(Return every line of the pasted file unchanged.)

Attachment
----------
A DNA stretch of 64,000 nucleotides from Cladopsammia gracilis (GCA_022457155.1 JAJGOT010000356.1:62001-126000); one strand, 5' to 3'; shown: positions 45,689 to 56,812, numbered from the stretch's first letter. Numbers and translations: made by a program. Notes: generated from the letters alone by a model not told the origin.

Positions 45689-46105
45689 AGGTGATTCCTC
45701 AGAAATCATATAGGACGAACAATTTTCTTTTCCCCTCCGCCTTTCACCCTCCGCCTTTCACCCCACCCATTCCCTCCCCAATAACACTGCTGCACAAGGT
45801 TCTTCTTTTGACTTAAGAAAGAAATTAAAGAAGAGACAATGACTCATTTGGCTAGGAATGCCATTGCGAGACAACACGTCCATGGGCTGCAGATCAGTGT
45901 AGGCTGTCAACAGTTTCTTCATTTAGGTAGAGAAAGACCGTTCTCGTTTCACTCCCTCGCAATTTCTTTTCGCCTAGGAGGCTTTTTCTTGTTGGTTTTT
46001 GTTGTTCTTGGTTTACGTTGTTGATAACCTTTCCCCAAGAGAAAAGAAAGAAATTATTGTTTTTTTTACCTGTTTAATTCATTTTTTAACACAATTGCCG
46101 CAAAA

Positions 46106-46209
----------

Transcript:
A DNA stretch of 64,000 nucleotides from Cladopsammia gracilis (GCA_022457155.1 JAJGOT010000356.1:62001-126000); one strand, 5' to 3'; shown: positions 45,689 to 56,812, numbered from the stretch's first letter. Numbers and translations: made by a program. Notes: generated from the letters alone by a model not told the origin.

Positions 45689-46105
45689 AGGTGATTCCTC
45701 AGAAATCATATAGGACGAACAATTTTCTTTTCCCCTCCGCCTTTCACCCTCCGCCTTTCACCCCACCCATTCCCTCCCCAATAACACTGCTGCACAAGGT
45801 TCTTCTTTTGACTTAAGAAAGAAATTAAAGAAGAGACAATGACTCATTTGGCTAGGAATGCCATTGCGAGACAACACGTCCATGGGCTGCAGATCAGTGT
45901 AGGCTGTCAACAGTTTCTTCATTTAGGTAGAGAAAGACCGTTCTCGTTTCACTCCCTCGCAATTTCTTTTCGCCTAGGAGGCTTTTTCTTGTTGGTTTTT
46001 GTTGTTCTTGGTTTACGTTGTTGATAACCTTTCCCCAAGAGAAAAGAAAGAAATTATTGTTTTTTTTACCTGTTTAATTCATTTTTTAACACAATTGCCG
46101 CAAAA

Positions 46106-46209